Lights. Camera. Action! The work of production is to get every shot in the can (or on the hard drives, in this case). While the shot list, locations, and each day’s schedule are predetermined; working on set requires a constant flow of creativity, both in the realm of finessing each shot and in problem solving the challenges that will inevitably arise. Historical films are more great fun and this film set will be buzzing with life - actors in costume, horses, wagons, all in or around historical sites and locations.


The Bresee film has been thoroughly planned and developed to have a long-term and purposeful impact on the denomination, especially regarding the principles of holiness and concern for the poor, which is part of our denominational DNA. The impact of the film will continue through numerous, well-established outlets within our denomination, as well as other video and printed collateral.


  This film will be made available to all Nazarene churches.



Diane Leclerc, Professor of Historical Theology, Northwest Nazarene University
  I am excited by the upcoming film based on the life of Phineas Bresee. It has a historical richness that came from many hours of work by professional historians and theologians; it also has a wonderful script that will allow Bresee to come alive for viewers. It is a fair, balanced, and inspiring portrayal of this incredible man, and appropriately emphasizes the historical events around the founding of our denomination to a contemporary audience who may not know the details of how we came to be. I can say with confidence that this is a very worthy project. The script is well-written and very interesting, while being true to the history of Bresee. There are several moving scenes . . . The viewer will certainly see that God’s hand of providence was on Bresee, as pieces fall into place to take him to the point of deciding to start a new denomination. I am proud to be a tiny part of what will be such a noteworthy contribution to our heritage and to our future.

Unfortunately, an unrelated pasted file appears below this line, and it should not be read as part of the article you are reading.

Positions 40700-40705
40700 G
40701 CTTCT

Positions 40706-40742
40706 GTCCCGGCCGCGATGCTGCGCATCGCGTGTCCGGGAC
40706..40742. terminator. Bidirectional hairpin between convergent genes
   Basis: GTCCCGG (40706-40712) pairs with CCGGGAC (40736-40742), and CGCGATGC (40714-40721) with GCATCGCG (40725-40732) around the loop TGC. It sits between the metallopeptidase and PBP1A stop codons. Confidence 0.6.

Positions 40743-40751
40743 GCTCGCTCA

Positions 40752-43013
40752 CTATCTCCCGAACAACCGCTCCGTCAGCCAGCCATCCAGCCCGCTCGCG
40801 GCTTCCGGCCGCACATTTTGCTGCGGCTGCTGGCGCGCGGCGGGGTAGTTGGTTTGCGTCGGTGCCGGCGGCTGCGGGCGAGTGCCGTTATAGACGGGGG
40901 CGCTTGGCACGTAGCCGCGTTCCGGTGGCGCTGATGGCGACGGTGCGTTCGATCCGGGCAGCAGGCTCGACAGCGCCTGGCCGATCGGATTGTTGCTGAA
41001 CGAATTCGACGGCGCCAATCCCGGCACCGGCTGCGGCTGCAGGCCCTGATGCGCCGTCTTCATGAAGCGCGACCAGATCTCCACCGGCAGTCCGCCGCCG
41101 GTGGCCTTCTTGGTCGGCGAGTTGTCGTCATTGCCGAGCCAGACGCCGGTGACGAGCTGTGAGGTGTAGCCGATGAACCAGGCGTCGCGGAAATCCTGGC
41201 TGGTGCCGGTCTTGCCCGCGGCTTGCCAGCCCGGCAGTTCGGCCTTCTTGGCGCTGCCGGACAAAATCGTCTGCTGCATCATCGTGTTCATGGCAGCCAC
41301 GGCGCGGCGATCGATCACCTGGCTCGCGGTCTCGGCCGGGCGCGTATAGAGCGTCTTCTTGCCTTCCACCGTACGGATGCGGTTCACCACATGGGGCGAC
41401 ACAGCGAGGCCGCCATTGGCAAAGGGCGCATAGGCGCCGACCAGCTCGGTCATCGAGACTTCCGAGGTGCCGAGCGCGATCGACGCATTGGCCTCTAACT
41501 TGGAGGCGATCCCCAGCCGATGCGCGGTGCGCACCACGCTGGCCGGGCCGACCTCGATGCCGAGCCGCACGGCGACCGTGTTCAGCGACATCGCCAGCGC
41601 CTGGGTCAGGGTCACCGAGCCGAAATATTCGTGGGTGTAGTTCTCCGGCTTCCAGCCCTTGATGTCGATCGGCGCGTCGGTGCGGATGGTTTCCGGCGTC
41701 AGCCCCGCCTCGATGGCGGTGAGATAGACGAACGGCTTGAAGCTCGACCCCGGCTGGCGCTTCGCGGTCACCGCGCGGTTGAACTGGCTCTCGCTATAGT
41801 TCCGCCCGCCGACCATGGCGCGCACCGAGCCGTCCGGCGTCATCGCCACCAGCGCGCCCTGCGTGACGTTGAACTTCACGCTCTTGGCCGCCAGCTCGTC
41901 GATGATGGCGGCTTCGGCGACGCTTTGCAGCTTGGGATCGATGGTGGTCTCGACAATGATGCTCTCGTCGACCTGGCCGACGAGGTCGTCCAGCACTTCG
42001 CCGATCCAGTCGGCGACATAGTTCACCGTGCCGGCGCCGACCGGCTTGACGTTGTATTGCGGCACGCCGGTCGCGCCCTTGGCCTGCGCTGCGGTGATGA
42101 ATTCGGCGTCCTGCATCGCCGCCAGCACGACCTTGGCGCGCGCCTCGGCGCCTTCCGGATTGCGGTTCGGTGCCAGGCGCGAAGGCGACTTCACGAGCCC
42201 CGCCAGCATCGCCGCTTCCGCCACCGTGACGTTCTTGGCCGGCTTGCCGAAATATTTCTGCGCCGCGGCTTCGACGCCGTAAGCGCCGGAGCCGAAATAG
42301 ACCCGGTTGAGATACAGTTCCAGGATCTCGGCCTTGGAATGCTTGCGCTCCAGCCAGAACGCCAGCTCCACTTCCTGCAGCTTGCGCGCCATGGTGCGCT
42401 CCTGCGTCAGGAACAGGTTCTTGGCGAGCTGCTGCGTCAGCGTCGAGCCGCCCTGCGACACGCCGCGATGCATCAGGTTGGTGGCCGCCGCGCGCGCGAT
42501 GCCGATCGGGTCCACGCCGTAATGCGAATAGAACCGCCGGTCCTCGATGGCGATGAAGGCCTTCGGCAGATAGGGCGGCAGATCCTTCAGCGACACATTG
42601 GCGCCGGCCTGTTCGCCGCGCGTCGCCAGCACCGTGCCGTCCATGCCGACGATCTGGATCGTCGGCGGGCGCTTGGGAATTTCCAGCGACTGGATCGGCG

Steven Hoskins, Associate Professor of Religion, Trevecca Nazarene University
  The script is excellent. It is tight, well-written, and professionally done. The choice of story lines is highly appealing and tells many of the back stories of Bresee's life that Nazarenes need and want to know more about as we think about the current ministries and trajectories of our church; and the choice of professional actors will make it an excellent project. In working with the other consultants on the film, I have been impressed that the film will be well-received by professional historians and theologians, pastors, and by our interested laypersons who have an interest in Bresee's life and long to know more. I have been happy to invest my time and church history research budget in helping bring this movie to fruition and lend it my highest level of recommendation and support. We desperately need this film and more projects like it to help our church know its story better.